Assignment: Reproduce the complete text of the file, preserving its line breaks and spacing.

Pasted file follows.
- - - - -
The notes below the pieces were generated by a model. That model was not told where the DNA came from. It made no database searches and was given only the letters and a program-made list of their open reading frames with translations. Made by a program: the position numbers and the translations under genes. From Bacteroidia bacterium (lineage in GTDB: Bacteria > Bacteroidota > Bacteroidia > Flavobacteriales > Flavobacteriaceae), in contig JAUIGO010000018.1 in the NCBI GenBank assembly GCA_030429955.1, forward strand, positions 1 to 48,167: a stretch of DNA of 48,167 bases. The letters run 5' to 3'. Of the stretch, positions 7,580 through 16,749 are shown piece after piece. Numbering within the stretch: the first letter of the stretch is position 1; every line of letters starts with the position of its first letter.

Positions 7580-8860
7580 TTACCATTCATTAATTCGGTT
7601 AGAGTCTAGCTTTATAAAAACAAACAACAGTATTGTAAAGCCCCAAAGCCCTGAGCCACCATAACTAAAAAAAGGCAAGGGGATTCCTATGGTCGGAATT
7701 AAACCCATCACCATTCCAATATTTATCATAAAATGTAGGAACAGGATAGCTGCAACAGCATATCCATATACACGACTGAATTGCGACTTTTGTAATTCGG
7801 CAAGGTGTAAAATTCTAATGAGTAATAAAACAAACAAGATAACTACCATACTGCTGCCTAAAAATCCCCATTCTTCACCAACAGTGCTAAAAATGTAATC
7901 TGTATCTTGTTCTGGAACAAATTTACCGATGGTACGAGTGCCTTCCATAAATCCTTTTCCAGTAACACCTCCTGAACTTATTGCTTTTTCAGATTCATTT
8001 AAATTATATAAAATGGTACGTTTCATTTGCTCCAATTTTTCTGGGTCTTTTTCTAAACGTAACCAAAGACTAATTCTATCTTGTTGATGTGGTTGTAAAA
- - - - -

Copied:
The notes below the pieces were generated by a model. That model was not told where the DNA came from. It made no database searches and was given only the letters and a program-made list of their open reading frames with translations. Made by a program: the position numbers and the translations under genes. From Bacteroidia bacterium (lineage in GTDB: Bacteria > Bacteroidota > Bacteroidia > Flavobacteriales > Flavobacteriaceae), in contig JAUIGO010000018.1 in the NCBI GenBank assembly GCA_030429955.1, forward strand, positions 1 to 48,167: a stretch of DNA of 48,167 bases. The letters run 5' to 3'. Of the stretch, positions 7,580 through 16,749 are shown piece after piece. Numbering within the stretch: the first letter of the stretch is position 1; every line of letters starts with the position of its first letter.

Positions 7580-8860
7580 TTACCATTCATTAATTCGGTT
7601 AGAGTCTAGCTTTATAAAAACAAACAACAGTATTGTAAAGCCCCAAAGCCCTGAGCCACCATAACTAAAAAAAGGCAAGGGGATTCCTATGGTCGGAATT
7701 AAACCCATCACCATTCCAATATTTATCATAAAATGTAGGAACAGGATAGCTGCAACAGCATATCCATATACACGACTGAATTGCGACTTTTGTAATTCGG
7801 CAAGGTGTAAAATTCTAATGAGTAATAAAACAAACAAGATAACTACCATACTGCTGCCTAAAAATCCCCATTCTTCACCAACAGTGCTAAAAATGTAATC
7901 TGTATCTTGTTCTGGAACAAATTTACCGATGGTACGAGTGCCTTCCATAAATCCTTTTCCAGTAACACCTCCTGAACTTATTGCTTTTTCAGATTCATTT
8001 AAATTATATAAAATGGTACGTTTCATTTGCTCCAATTTTTCTGGGTCTTTTTCTAAACGTAACCAAAGACTAATTCTATCTTGTTGATGTGGTTGTAAAA